Scientists around the world are celebrating the 200th birthday of British naturalist Charles Darwin, who was born on Feb. 12, 1809. Darwin’s groundbreaking 1859 book, “The Origin of Species,” proposed the theory that species evolve over time through the process of natural selection. Check out seven signs of evolution in action.
For 30 million years African swallowtail butterflies have dazzled their mates with glowing splashes of color on their wings. And the process they use to control the flow of light in their wings is strikingly similar to a technology that humans only recently developed, physicists report.
From the lasers used to read information on CDs and DVDs to the data carried across oceans along optical fibers, the control of light is essential to modern living.
Today conservationists named nine new “biodiversity hotspots”—areas of mind-boggling species richness that are under constant assault from human activity. The label highlights the regions as priorities for the world’s conservation efforts.
One hotspot is a crucial stopover for migrating monarch butterflies. Another has the highest tree richness of any temperate region on the planet. And yet another is a mountain refuge for vultures, tigers, and wild water buffalo. All the newly named hotspots have lost at least 70 percent of their original natural habitat.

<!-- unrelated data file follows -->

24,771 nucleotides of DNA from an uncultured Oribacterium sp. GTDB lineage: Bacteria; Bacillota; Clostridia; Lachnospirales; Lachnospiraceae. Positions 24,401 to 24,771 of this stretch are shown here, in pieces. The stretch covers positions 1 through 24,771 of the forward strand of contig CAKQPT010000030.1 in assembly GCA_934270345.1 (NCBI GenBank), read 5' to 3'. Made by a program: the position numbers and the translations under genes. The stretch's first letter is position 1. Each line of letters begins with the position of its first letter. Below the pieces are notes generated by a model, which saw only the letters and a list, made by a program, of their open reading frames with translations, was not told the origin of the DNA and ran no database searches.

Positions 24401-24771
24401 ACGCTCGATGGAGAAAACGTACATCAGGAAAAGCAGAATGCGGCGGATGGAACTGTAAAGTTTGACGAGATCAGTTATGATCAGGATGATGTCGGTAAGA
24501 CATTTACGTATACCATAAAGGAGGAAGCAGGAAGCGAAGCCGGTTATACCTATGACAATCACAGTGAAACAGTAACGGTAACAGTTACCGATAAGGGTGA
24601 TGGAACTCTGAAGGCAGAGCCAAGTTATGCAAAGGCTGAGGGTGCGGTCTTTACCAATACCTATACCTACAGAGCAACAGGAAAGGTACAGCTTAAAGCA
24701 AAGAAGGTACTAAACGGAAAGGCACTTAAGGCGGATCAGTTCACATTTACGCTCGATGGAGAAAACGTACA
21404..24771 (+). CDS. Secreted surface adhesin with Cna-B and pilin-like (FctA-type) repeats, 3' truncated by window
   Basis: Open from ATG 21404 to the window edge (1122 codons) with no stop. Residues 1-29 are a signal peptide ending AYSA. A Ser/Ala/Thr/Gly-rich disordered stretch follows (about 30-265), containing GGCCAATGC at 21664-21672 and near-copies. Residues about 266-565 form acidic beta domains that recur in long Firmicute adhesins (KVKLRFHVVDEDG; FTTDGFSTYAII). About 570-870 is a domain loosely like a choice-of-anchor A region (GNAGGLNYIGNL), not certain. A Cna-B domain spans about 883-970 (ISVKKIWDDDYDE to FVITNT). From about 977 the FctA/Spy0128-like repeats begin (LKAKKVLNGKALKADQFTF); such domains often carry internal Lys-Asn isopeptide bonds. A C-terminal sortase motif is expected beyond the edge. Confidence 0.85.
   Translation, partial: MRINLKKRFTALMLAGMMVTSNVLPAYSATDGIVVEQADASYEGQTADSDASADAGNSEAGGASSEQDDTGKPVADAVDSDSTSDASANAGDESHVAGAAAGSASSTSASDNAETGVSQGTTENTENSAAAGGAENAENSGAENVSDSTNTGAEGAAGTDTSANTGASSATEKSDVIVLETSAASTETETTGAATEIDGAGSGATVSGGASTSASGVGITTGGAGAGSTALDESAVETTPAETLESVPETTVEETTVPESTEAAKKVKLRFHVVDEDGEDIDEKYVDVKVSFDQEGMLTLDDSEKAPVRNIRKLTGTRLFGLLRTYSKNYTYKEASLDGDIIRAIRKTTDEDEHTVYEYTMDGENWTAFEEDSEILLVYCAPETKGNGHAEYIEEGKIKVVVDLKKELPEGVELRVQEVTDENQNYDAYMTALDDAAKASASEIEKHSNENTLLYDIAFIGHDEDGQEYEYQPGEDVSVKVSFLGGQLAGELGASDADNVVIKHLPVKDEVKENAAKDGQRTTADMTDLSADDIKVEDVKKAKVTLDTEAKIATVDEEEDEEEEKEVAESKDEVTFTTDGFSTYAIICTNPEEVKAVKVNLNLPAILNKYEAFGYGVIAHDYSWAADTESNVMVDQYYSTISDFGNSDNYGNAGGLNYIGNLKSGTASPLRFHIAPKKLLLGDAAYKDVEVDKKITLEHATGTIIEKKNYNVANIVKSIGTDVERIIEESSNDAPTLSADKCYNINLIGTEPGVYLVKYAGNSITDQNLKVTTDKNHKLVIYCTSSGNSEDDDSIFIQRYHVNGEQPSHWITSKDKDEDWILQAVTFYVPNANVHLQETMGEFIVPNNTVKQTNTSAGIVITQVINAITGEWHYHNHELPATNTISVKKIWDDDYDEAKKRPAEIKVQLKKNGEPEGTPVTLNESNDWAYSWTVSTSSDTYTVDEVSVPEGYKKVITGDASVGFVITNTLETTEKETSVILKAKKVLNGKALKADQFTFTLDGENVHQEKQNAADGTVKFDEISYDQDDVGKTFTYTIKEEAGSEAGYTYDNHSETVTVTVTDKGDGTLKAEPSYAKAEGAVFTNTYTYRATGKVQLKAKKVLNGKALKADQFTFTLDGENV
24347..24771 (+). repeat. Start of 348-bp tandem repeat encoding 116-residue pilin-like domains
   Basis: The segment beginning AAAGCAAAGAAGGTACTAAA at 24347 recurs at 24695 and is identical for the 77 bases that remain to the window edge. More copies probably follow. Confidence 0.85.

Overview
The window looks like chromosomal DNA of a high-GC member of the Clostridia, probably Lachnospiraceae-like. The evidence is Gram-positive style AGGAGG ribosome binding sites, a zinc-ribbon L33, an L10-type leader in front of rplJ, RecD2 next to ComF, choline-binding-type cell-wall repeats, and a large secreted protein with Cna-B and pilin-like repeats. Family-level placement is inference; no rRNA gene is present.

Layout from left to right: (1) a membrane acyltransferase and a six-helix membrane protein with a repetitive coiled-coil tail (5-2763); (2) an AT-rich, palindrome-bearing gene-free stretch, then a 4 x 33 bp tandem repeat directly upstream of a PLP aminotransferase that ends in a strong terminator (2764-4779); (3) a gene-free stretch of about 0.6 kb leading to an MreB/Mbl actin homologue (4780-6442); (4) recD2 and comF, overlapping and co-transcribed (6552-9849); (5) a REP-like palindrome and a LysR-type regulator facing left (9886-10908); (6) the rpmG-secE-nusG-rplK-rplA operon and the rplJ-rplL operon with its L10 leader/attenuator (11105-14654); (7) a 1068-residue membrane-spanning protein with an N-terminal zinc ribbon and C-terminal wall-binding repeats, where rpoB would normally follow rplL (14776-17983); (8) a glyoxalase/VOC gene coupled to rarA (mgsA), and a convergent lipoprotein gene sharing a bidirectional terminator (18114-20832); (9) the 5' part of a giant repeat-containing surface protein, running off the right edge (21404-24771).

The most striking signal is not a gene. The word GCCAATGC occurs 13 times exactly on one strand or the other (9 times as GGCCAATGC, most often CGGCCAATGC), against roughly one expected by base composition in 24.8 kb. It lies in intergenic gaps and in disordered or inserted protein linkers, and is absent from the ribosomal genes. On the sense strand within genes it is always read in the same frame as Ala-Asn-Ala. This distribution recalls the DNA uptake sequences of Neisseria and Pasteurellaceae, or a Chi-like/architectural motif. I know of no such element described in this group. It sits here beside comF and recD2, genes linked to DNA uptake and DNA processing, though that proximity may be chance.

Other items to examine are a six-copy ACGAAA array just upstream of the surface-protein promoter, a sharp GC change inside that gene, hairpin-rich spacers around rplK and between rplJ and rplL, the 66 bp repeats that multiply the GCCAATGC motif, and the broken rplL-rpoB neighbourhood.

For every fourth or fifth generation of monarch butterflies that summer in the U.S. east of the Continental Divide, the pull of high-altitude Oyamel fir forests in central Mexico is irresistible.
By the millions each fall they point south and flutter up to 2,000 miles (3,200 kilometers) to reach the forests on a few small mountain peaks in an approximately 60-square-mile (155-square-kilometer) area in the volcanic highlands that serve as the butterflies’ winter retreat.